Long tanks have more surface area than both tall and show tanks. This is where carbon dioxide and oxygen exchange, so it’s crucial for your fishes’ health. If you’re debating between more surface area or more gallons, prioritize surface area.
There is some debate among enthusiasts about whether someone should choose a tank first or fish first. Because small tanks only offer a limited species of fish to choose from, choosing a tank first is okay.
If your heart is set on a specific breed, however, do the research on their tank requirements beforehand. Look at the water temperatures and pH levels required. Small fish will probably also need sponge filters, as other filtration can suck them in.
Another factor to consider is how difficult it will be to maintain. Unless you’re a professional, a bigger tank will put less stress on you and your fish. Even choosing a 10-gallon over a 5-gallon can make the water parameters more stable–meaning fewer water changes and cleanings.
Once you have your tank, you’ll also need proper equipment, like a filter and heater. If you’re looking for easier maintenance and set-up, look at small tanks that come with built-in filters and heaters. You can also get a kit that matches the requirements of the fish you’re looking into.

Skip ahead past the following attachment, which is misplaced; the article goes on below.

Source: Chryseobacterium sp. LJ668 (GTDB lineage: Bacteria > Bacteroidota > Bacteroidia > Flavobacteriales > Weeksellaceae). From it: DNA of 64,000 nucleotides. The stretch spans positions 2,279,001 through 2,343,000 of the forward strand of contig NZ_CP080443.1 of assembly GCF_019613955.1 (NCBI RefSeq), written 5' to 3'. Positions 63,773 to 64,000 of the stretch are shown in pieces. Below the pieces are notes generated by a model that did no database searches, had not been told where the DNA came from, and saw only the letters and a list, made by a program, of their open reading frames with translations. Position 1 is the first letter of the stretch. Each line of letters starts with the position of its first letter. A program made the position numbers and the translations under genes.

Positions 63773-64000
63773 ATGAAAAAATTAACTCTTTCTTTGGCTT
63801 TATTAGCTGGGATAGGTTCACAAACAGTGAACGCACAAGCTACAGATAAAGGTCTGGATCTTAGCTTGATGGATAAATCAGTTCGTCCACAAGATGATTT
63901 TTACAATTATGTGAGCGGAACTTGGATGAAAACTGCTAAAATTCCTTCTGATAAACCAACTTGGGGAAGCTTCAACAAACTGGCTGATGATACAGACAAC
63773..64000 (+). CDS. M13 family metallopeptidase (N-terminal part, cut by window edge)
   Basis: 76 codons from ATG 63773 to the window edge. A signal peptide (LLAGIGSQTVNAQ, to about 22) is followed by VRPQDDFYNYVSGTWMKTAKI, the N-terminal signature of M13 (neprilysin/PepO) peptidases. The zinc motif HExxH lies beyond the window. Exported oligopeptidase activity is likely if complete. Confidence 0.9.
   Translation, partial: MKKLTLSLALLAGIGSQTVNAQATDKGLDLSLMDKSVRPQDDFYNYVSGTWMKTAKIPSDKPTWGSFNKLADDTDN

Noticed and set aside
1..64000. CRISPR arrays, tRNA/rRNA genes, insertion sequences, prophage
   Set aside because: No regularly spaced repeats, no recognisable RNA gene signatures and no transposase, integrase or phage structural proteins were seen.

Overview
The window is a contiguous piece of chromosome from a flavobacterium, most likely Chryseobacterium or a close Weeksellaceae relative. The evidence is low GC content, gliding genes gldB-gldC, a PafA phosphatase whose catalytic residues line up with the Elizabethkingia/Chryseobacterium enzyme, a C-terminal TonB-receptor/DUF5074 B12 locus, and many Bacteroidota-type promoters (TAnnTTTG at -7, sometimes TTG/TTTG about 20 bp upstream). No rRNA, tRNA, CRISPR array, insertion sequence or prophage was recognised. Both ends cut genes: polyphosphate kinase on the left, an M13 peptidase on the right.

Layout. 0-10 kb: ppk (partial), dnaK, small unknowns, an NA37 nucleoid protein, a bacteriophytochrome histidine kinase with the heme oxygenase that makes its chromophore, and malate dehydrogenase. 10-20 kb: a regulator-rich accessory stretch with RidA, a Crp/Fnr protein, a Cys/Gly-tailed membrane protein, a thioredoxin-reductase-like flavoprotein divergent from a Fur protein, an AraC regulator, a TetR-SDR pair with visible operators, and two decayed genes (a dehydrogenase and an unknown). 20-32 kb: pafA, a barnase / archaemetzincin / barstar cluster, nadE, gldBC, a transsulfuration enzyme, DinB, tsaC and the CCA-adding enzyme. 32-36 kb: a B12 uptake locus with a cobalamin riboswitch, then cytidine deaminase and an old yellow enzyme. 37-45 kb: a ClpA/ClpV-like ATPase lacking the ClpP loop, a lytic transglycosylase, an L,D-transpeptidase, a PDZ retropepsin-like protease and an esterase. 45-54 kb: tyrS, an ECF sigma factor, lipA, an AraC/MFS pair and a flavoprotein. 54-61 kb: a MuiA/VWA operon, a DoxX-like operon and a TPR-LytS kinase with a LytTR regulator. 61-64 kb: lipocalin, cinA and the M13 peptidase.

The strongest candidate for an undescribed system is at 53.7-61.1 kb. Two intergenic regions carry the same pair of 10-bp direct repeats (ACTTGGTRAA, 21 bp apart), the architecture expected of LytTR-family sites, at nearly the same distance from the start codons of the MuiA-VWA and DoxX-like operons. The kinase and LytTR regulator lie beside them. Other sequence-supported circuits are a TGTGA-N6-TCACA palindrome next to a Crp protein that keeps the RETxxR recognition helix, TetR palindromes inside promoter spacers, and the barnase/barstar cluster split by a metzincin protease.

You have your tank and it’s time to fill it with fish, but how many?
How Many Fish Should You Have?
The number of fish to stock in a small tank depends on their temperament, adult lengths, and food preferences.
Other factors to consider are whether you have room for plants and hiding spots, what type of filtration the breeds require, and how much experience you have.
The Temperament of the Fish
Some fish are more aggressive than others. The Betta fish, for example, is known as the “Siamese fighting fish” for a reason. For a small tank, aggressive fish can get territorial. If you want a fish with this temperament, it’s best to keep them by themselves.